But, it is the female that makes a choice. Now, the choice can be on the basis of dominance, size, strength, or even maturity. Only when the female squirrel is sure of the selection does she chase and allow the male squirrel to mate. The female squirrel can mate multiple times with multiple mates over the course of two days to several weeks.
When the mating is over, the male goes on the hunt for a new partner, and the female becomes the caregiver to the babies. Males are always in heat, while female squirrels only become fertile once or twice a year.
There’s no saying why male squirrels behave the way they do. It’s one of the many quirks of nature. However, another interesting facet of nature among squirrels is that they don’t mate with their siblings. In most cases, squirrels can tell if they are related, and if they are, there can be no mating between them.
And, the one time you do see the squirrel family come together is in the cold winter season when it is simply too cold for the squirrels to be sleeping in empty nests. That is the only time when you find squirrels hugging and cuddling together.
No Mommy Like A Squirrel Mommy
You can’t say that a female squirrel carries her young for nine months in her belly like humans. Yet, squirrels have two litters in a year and hardly live up to 5-10 years.
So, the female squirrel puts a significant part of her life in rearing her young in her own right. On average, the gestation period of squirrels is 38 days, and the litter can be from two to five babies at a time. However, there have been reports of nine babies in a squirrel litter too.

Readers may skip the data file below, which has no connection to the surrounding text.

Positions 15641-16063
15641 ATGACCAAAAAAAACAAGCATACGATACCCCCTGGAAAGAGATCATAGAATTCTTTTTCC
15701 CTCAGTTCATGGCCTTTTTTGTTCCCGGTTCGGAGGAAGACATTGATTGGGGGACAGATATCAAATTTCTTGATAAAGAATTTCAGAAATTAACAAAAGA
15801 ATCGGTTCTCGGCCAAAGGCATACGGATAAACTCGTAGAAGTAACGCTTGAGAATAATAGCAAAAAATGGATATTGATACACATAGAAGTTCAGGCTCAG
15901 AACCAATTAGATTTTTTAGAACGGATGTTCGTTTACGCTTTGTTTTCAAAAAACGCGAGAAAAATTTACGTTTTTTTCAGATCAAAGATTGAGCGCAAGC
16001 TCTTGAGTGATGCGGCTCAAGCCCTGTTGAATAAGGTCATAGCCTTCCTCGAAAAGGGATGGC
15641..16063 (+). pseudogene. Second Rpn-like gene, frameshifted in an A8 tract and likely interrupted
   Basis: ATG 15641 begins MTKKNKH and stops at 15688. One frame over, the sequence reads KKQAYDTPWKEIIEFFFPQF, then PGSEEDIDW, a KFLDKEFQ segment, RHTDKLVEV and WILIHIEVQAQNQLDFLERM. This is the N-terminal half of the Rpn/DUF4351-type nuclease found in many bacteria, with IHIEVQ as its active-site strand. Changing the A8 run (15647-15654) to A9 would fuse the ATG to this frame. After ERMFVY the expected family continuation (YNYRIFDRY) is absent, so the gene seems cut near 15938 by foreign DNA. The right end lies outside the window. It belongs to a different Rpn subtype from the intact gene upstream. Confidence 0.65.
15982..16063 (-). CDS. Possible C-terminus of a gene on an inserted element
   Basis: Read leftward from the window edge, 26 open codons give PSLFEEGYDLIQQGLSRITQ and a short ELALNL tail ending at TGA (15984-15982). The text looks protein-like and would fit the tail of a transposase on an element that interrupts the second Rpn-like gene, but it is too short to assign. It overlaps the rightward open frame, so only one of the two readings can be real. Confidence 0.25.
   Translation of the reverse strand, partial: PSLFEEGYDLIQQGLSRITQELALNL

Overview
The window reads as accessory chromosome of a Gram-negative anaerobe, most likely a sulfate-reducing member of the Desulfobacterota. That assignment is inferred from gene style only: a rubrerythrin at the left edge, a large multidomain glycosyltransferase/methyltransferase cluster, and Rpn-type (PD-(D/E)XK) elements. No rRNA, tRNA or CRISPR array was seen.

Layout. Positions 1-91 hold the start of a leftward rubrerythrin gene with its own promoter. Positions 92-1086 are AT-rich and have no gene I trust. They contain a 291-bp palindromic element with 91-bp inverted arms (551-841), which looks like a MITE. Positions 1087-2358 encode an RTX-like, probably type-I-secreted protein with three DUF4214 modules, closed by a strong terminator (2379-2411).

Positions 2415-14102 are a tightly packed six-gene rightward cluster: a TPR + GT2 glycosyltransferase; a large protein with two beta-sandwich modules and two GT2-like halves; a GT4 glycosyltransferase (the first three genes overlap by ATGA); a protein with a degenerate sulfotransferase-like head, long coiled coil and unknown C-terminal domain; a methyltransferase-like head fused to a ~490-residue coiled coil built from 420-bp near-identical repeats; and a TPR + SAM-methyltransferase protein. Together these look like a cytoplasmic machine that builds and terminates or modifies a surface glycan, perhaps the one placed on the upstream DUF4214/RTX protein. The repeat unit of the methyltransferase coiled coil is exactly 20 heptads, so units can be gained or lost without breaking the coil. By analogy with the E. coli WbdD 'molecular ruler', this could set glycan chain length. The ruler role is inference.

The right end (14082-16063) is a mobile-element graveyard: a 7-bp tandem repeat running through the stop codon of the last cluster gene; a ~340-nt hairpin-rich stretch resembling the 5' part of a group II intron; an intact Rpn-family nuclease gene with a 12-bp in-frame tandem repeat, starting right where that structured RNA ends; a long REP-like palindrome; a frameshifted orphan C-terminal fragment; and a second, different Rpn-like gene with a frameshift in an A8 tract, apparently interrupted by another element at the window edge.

The birthing takes place in the female’s nest. The female makes it a point to build more than one nest. And, it is also her job to ensure that each nest will be strong enough to survive an attack from a predator. The nest needs to be built to protect the young from the elements as well.
A squirrel uses interwoven twigs to build a base laced with leaves and soft materials such as wool or even paper to provide insulation.
And then, another layer of interwoven twigs is added to make the nest stand the test of time. Now, squirrels don’t move their babies from one nest to the other unless there is reasonable cause. But, it is apparent that a female squirrel has amazing maternal instincts, as she is responsible for feeding the babies.
The female squirrels will collect extra food for the winter months; it is also the mother who will transport the babies to another nest if the one inhabited becomes infested with fleas or is attacked by predators. And, she is also the one to train her young with the skills that the babies will need to survive the world outside the nest.
And, above all, it is by the overprotective skills of the female squirrels that one rarely comes across a baby squirrel. Hence, the myth that squirrels indeed must have eggs hidden away in the trees.